A leading Senate Republican is questioning whether deletions from more than two dozen cellphones used by the special counsel’s team in the Trump-Russia probe were part of a “widespread intentional effort” to scrub data from the devices.

Chuck Grassley, R-Iowa, chairman of the Senate Finance Committee, asked Attorney General William Barr and FBI Director Christopher Wray in a letter Friday whether they are investigating members of the special counsel’s team for violating agency procedures or laws regarding information on their government-issued phones.


Justice Department documents released Thursday showed that more than 25 cellphones used by members of special counsel Robert Mueller’s team were wiped clean of text messages and other data.

A spreadsheet that tracked all phones used in Muller’s probe shows many of their users claimed to have accidentally wiped the phones clean, mostly due to entering incorrect passwords too many times.

Andrew Weissmann, a top prosecutor on the investigation, said he deleted data from his phone on two occasions in 2018, once, he claimed, because he entered his password incorrectly too many times. He said he “accidentally wiped his cellphone” again on Sept. 27, 2018.

James Quarles, Kyle Freeney, L. Rush Atkinson, and Greg Andres also said they accidentally wiped their phones, according to the Justice Department records.

“It appears that Special Counsel Mueller’s team may have deleted federal records that could be key to better understanding their decision-making process as they pursued their investigation and wrote their report,” Grassley said in the letter to Barr and Wray.

Mueller’s final report found no evidence that the Trump campaign and the Russian government conspired to influence the 2016 election.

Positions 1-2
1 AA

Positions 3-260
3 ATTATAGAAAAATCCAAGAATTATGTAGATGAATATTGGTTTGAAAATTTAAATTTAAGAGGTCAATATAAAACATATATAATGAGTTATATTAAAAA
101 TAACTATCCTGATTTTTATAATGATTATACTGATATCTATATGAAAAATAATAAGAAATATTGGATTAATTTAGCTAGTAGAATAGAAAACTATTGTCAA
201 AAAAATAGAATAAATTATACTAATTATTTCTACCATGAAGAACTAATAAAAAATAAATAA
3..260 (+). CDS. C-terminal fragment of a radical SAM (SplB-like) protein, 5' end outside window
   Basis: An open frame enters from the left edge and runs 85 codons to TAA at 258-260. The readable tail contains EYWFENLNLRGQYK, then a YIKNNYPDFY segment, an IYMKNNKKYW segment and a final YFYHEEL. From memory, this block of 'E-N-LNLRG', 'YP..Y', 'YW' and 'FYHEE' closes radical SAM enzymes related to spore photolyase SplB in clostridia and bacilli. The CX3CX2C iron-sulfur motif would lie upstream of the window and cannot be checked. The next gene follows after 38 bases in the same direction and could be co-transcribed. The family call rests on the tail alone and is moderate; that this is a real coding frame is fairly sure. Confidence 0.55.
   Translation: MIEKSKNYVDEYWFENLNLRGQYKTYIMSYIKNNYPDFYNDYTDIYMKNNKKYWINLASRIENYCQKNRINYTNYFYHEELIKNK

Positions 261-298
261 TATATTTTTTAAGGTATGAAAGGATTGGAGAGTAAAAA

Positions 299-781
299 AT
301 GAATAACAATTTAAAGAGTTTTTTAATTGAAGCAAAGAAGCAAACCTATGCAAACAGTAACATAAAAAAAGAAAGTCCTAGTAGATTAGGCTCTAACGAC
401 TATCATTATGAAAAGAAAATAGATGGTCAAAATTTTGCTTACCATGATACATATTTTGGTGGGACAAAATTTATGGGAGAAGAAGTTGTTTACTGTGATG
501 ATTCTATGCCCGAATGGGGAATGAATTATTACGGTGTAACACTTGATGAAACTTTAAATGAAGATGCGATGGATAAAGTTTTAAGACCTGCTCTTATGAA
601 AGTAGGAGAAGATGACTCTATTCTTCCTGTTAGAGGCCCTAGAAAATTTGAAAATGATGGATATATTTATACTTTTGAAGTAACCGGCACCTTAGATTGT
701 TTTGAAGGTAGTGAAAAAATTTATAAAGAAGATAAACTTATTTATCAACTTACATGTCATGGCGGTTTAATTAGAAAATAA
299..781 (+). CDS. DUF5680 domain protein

Grassley noted that several of the deletions occurred after the Justice Department inspector general began an investigation into the FBI’s conduct of the Trump-Russia probe.

“Moreover, based on this new information, the number of times and the stated reasons for the deletions calls into question whether or not it was a widespread intentional effort,” Grassley said.

Grassley is seeking all records from all phones used by employees of the special counsel’s office, as well as records showing the explanations that employees provided for deletions on their phones.

Grassley is also pressing Barr and Wray to say whether they are investigating whether members of the special counsel’s team violated Justice Department policies or broke the law.

A top FBI investigator, Peter Strzok, was removed from the special counsel’s team in July 2017 after the inspector general discovered anti-Trump text messages on his FBI-issued phone. Other anti-Trump messages were discovered on the phone of Kevin Clinesmith, a former FBI attorney who also worked on the special counsel’s team.

The FBI declined to comment on whether the bureau has investigated the cellphone deletions. The Justice Department did not respond to a request for comment.

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